We were multitudes, we were millions. We lived within dimensions up to fifty feet long, fourteen feet high, but never more than nine feet wide. We were drivers, asphalt-lickers, road-runners, gearheads: the denizens of motorhomes who rolled across the country en masse, a fleet of rubber-soled seekers. We were a city on wheels. A city on the go. A growing city: more motorists joined us each day. Newbies drove shiny RVs off the lot—Class A motorhomes with leather interiors, granite countertops, TVs, bonus sleeper sofas—or they purchased tow-along teardrops. Fifth wheels. Cab-overs. Pop-ups for pickup truck beds. A wealthy actor built a double-decker apartment on a tractor trailer—hot-tub on the roof. We let him join, too. We didn’t discriminate. We welcomed families of five crammed into campers, as well as heavy metal-screamers straying with bandmates from their touring paths. Oddballs joined in custom trollies made from salvaged wood and glue. Whatever works, we said. What mattered was that everyone was always at home, but always away. Gas pedal down, we cracked the code humanity had wrestled with for too many millennia: how to have an adventure yet keep your home close. How to wander the world yet never get lost. If only Odysseus could have taken Penelope and Telemachus with him, could have taken the old lady and the looms, the goats and farmers and the grape vines and Ithaca’s gravelly shores, because we did. We brought our Siamese cats and Welsh corgis. One man had a sixty-year-old Greek tortoise that rode in his passenger seat. He let it roam during pit stops; it never got far. We brought our children, cousins, parents, partners, best friends, neighbors—packing together, as condensed as the sardines we ate—everyone headphone-wearing, video game-twitching, knitting, audiobook-listening, steering wheel-gripping. The cramped quarters were worth having the whole country to roam. We furnished our vehicles with macramé. Strings of dried chili peppers. Prayer beads. Great-grandma’s ashes sat in an urn on the dashboard. May she rest in peace, we said, forever in motion. We stowed gold bullion in our glove compartments, just in case. Also a couple revolvers. Hydroponic pot plants trembled over speed bumps. Cacti we kept duct-taped to windows. Bicycles, we lashed to the roof. We towed jeeps. Ski-Doos. Kayaks. By Lake Erie, we splashed into the water, kept an eye out for snakes. In Telluride, we made hundreds of snow sculptures—left them to liquefy. Down south, outside El Paso, we lay in the sun and let its rays fry us. There’s always room in the desert, we told one another. We meant it. In Quartzite, Arizona, we purchased gemstones by the armful, installed amethysts by our sinks. Helps with digestion. We pulled into grocery stores, bought out their tuna, pita, eggs, cinnamon, pickles, OJ, Coke, basil, bananas, hot dogs, buns, ribs, batteries, coffee grounds, Band-Aids, beer, Pop Tarts, gummy bears, Gatorade, iceberg lettuce, salsa, ham slices, sugar-free gum, hand soap, toilet paper.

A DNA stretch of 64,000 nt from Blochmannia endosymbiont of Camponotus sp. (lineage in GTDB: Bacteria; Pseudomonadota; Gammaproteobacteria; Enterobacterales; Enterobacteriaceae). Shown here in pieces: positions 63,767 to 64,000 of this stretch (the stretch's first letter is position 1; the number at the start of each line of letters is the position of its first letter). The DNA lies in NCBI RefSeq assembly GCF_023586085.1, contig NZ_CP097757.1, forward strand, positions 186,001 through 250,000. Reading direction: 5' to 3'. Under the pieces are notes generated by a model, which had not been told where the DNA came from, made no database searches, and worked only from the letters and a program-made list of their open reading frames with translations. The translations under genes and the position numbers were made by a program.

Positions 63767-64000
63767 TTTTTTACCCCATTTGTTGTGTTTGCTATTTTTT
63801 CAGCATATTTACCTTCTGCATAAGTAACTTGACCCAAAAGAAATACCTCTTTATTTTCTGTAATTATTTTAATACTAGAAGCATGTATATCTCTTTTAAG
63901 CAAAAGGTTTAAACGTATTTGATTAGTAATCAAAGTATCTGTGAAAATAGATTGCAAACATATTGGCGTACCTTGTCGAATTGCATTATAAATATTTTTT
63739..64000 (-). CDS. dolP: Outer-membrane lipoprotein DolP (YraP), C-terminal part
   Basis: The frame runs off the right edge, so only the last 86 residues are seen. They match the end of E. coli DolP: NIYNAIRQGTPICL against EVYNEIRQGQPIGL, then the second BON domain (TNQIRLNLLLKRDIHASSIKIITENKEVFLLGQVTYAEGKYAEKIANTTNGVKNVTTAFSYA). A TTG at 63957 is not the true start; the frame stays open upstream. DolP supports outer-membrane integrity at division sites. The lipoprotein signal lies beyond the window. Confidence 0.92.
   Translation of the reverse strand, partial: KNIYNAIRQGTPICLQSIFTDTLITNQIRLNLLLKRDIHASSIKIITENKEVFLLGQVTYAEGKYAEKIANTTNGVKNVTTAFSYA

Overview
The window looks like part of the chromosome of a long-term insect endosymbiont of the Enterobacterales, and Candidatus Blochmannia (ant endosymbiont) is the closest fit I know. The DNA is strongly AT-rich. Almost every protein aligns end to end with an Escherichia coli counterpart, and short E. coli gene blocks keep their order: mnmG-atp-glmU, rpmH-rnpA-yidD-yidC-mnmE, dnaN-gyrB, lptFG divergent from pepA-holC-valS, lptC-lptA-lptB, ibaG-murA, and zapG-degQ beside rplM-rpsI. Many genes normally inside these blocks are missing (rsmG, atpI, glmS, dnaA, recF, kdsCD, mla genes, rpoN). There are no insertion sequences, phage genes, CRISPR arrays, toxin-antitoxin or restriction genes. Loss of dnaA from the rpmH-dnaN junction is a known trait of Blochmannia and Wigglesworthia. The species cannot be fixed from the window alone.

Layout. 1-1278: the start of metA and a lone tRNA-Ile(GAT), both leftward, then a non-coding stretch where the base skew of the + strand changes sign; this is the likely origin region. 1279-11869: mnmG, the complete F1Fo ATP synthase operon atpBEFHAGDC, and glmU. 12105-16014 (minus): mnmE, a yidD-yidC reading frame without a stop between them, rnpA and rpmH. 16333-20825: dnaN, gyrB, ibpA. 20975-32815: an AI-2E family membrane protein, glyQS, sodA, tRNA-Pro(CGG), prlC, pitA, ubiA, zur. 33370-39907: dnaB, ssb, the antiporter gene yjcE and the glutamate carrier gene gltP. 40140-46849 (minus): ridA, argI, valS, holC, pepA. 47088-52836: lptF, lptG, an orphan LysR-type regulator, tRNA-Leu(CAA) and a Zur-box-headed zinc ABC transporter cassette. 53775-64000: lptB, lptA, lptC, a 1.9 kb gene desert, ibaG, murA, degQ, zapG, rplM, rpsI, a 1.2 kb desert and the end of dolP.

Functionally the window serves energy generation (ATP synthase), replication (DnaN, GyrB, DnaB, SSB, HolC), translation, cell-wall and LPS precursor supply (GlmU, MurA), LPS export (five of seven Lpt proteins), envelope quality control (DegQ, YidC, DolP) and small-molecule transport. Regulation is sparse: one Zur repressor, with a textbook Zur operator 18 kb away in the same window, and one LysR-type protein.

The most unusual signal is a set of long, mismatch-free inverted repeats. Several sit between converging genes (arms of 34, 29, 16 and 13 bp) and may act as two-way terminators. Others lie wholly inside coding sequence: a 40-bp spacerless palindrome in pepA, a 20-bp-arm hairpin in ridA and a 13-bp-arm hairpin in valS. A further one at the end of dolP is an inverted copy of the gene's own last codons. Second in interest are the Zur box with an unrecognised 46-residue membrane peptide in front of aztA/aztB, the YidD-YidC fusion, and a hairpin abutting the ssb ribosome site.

We moved on.
Sometimes stationary people decried us, jeered at and protested us. Local kids watched wide-eyed from scooters. Local teens shot our flanks with paintball guns. We waved back nonetheless. We tossed candy from our windows in one long parade. We set off fireworks to show our shared patriotism: our love of the country we roamed. We played our radios loud, tuning them to many thousand frequencies, and once in a while to the same station—everybody loved Talking Heads. Take you here, take you there / We’re on a road to nowhere. We pitied these stationary citizens: stuck, trapped, misguided. We pitied their homes rooted into the earth, the burden of a basement. We pitied the necessities of lawn care. Mailboxes bursting with bills. We pitied their scorn. They don’t know what they’re missing.